Monday 21 October 2019

Lorraine Courtney: 'Direct Provision adds to migrants' misery - and there's no political will to change that'

Hard cases: A protest against Direct Provision in Co Galway. Locals feel their concerns are not being heard. Photo: Hany Marzouk
Hard cases: A protest against Direct Provision in Co Galway. Locals feel their concerns are not being heard. Photo: Hany Marzouk
Lorraine Courtney

Lorraine Courtney

Simon Coveney has said that those of us calling for an end to Direct Provision are "not living in the real world". Really? Are we such fantasists? It doesn't have to be like this surely - there are proven ways of doing things differently. Other countries don't feel the need to detain and imprison asylum seekers for years and years, so why do we?

What is it that these people threaten so greatly that we must lock them away in limbo? Report after report has shown that Direct Provision is failing the people it holds, it is not meeting the needs of vulnerable refugees. Nor is it listening to local communities' worries when creating a centre in their town and not in step with the actions other countries take when it comes to asylum seekers and, yet, nothing changes.

While the percentage of asylum seekers granted refugee status here is about average for the EU, we have the most unwieldy method of processing them. In Portugal, asylum seekers stay a maximum of two or three months in an NGO-run centre with self-catering units. After this people have the right to work and move into private accommodation.

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The majority of asylum seekers in Germany, the UK and Sweden are housed outside of traditional accommodation centres. Meanwhile in Belgium, asylum seekers are mostly given private accommodation after a certain period of time.

The Taoiseach told RTÉ's 'Morning Ireland' last week that our Direct Provision system is "not compulsory". It is. Because the weekly allowance of €38.80, medical card and other supports are only available if you actually live in a Direct Provision centre and if you leave you're on your own. Asylum seekers aren't entitled to rental allowances or social housing and are only able to look for a job when they have spent nine months sitting in Direct Provision.

In the Dáil last week, Minister of State at the Department of Justice and Equality David Stanton said that there has been a marked rise in asylum applications - figures have increased by 53pc in the first nine months of this year. All of the existing Direct Provision centres are overflowing and there are already 1,389 applicants living in 34 emergency accommodation centres around the country.

Direct Provision was intended only as a temporary measure when it was introduced in 1999, and 20 years later it not only continues but has been embedded as a permanent structure. The average waiting time for an interview with the International Protection Office is 10 months and this is only the beginning of a lengthy application and appeal process that can take a decade.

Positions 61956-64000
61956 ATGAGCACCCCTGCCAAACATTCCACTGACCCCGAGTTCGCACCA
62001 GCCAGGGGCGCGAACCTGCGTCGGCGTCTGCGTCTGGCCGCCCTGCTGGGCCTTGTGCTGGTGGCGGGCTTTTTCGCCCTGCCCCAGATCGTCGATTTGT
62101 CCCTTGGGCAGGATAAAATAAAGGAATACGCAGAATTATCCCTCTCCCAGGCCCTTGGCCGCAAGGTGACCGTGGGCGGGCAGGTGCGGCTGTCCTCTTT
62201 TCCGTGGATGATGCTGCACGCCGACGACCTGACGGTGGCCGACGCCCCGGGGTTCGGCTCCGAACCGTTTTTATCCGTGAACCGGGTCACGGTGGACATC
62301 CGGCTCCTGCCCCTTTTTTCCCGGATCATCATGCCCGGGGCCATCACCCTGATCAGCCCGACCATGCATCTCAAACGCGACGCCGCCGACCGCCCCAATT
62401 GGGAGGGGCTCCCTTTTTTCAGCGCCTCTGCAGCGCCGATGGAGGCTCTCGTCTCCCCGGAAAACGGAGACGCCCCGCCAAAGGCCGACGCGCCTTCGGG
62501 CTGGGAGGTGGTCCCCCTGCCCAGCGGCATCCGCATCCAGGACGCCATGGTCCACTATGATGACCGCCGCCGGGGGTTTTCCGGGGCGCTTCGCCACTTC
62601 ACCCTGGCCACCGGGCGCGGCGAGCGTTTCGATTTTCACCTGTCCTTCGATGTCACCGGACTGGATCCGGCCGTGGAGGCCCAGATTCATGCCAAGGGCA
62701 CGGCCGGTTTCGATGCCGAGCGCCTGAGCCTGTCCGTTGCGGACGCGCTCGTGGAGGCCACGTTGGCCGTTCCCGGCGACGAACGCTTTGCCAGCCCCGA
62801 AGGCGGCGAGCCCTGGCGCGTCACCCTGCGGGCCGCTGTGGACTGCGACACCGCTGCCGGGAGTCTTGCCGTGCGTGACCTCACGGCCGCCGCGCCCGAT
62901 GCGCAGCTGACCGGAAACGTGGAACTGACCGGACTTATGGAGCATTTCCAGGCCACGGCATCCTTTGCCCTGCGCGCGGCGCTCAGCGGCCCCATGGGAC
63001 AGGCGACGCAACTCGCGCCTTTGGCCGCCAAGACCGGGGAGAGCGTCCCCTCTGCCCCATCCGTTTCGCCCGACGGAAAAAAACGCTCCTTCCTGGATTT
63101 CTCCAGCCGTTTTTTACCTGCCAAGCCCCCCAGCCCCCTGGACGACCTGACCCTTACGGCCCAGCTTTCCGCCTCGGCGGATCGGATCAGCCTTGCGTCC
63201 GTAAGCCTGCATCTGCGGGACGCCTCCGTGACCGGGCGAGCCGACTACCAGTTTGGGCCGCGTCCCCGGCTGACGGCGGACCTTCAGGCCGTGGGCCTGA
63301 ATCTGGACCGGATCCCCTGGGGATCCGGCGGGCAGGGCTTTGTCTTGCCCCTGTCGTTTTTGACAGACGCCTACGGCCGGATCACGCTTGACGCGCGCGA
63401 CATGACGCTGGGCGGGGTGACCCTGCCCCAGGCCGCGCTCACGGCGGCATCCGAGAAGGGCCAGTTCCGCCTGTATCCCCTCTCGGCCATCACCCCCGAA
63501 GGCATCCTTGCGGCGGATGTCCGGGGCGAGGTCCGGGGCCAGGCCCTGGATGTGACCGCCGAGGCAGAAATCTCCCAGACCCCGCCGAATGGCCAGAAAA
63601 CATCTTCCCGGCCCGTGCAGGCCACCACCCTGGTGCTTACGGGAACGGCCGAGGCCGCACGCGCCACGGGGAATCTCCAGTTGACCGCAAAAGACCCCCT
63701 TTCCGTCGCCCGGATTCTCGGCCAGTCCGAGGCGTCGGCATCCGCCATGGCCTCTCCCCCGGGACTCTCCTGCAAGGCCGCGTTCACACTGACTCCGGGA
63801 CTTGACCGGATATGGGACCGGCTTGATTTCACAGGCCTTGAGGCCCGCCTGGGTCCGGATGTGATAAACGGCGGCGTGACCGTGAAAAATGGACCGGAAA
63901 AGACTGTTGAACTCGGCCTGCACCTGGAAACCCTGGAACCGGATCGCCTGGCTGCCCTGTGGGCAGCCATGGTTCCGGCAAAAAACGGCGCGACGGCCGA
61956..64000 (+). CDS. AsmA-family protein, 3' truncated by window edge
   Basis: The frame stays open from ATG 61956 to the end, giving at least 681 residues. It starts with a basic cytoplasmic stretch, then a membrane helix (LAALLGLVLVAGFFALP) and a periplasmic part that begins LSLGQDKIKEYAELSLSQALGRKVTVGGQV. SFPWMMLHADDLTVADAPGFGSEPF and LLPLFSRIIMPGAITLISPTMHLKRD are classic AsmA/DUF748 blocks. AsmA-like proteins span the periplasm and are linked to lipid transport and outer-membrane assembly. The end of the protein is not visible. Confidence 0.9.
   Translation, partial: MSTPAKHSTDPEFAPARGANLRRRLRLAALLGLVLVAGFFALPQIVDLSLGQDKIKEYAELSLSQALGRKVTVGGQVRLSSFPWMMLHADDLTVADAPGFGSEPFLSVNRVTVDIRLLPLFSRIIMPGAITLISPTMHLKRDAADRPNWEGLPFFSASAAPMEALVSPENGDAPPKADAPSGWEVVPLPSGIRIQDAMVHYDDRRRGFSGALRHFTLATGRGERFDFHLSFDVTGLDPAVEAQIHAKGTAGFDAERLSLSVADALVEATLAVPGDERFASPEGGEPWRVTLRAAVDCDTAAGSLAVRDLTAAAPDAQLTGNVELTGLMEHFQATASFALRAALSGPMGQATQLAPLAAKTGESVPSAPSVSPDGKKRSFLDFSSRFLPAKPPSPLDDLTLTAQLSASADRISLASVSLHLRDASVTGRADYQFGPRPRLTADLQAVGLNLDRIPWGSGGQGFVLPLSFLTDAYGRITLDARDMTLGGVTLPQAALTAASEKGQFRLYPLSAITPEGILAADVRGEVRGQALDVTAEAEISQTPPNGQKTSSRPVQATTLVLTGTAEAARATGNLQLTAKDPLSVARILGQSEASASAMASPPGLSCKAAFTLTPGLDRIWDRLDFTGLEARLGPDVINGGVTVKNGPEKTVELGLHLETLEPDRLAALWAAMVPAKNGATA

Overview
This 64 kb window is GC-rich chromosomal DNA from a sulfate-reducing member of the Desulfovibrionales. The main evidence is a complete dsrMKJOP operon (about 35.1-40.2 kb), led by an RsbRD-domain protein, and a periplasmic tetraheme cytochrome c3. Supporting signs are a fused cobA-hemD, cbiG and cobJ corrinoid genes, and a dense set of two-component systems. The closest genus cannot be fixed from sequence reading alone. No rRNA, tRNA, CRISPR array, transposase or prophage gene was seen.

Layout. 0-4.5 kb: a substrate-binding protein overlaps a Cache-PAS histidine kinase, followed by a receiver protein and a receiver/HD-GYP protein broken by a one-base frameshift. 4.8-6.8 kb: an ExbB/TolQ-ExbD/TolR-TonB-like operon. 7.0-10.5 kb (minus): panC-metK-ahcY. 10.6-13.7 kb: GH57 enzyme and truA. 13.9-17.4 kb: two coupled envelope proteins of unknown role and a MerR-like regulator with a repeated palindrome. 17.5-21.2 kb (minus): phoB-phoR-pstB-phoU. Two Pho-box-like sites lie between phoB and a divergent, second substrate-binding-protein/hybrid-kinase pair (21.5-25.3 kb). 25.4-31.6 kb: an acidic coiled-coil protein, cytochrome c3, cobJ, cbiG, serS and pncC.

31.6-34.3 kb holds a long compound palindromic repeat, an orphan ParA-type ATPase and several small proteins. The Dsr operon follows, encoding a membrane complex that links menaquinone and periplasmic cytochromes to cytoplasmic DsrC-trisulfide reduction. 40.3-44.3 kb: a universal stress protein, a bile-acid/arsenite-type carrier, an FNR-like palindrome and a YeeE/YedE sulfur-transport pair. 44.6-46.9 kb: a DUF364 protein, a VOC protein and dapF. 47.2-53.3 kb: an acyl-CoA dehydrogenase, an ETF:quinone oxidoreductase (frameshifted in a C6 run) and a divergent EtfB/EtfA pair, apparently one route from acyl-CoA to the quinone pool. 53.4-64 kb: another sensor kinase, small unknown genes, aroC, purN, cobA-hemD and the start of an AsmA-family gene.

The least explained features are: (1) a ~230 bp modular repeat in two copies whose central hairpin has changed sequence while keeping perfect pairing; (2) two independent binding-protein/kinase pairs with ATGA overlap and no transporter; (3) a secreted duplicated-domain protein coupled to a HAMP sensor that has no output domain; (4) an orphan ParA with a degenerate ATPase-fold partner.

We make asylum seekers wait, wait for something to happen, to them or to someone else, their agency has been taken away from them. Their lives are stuck in a holding pattern until somebody, somewhere makes a decision about whether they can stay or they must go.

Sad stories leak out of the centres like one at the end of last year about a mother in Knockalisheen Accommodation Centre who was reportedly refused a slice of bread for her sick child. Staff told her that they had instructions from management not to give residents anything to eat outside meal times.

Charlie Flanagan has plans to open more Direct Provision centres in rural towns but after weeks of protests in Oughterard, the developer of the former Connemara Gateway Hotel announced he had withdrawn his tender to turn the building into a Direct Provision centre.

Flanagan was quick to talk about "grossly misleading comments" about Direct Provision services, without any acknowledgement of how his Government's plans for the town ignored the right of local people to decide what happens in their town.

The Government is once more refusing to acknowledge that Direct Provision isn't working for anyone - not the asylum seekers and not the inhabitants of small rural towns with their very real worries about overcrowding and overstretched services.

Fianna Fáil's Jim O'Callaghan suggested a system of "fostering" this week. "Many well-intentioned people want to help those who are seeking asylum," he told the Dáil last Thursday. "If we had a system in place similar to the fostering of children we could get some uptake in respect of it.

"People could be paid for taking in and putting up a small family or individuals who are seeking asylum." I wonder how many of our TDs would sign up?

We don't need more politicians with self-proclaimed moral superiority - virtue signalling to us and trying to show off a big heart and good intentions - without having to do anything specific. We don't need more token legislation. We need politicians doing the hard work, like teaching newcomers English, helping them find a job and a place to live, integrating them fully into local communities and Irish life, and making sure that those who arrive at our border without a visa are legitimate refugees.

But our Government isn't interested in doing the hard work and making the hard decisions. And hard decisions are often needed here to uphold the integrity of our system and sort out the genuine refugee cases from the economic migrants.

We need a fair asylum system that works properly, is as open as possible and has public support. We don't need endless virtue signalling from politicians who don't have the guts to come up with a better system.

Irish Independent

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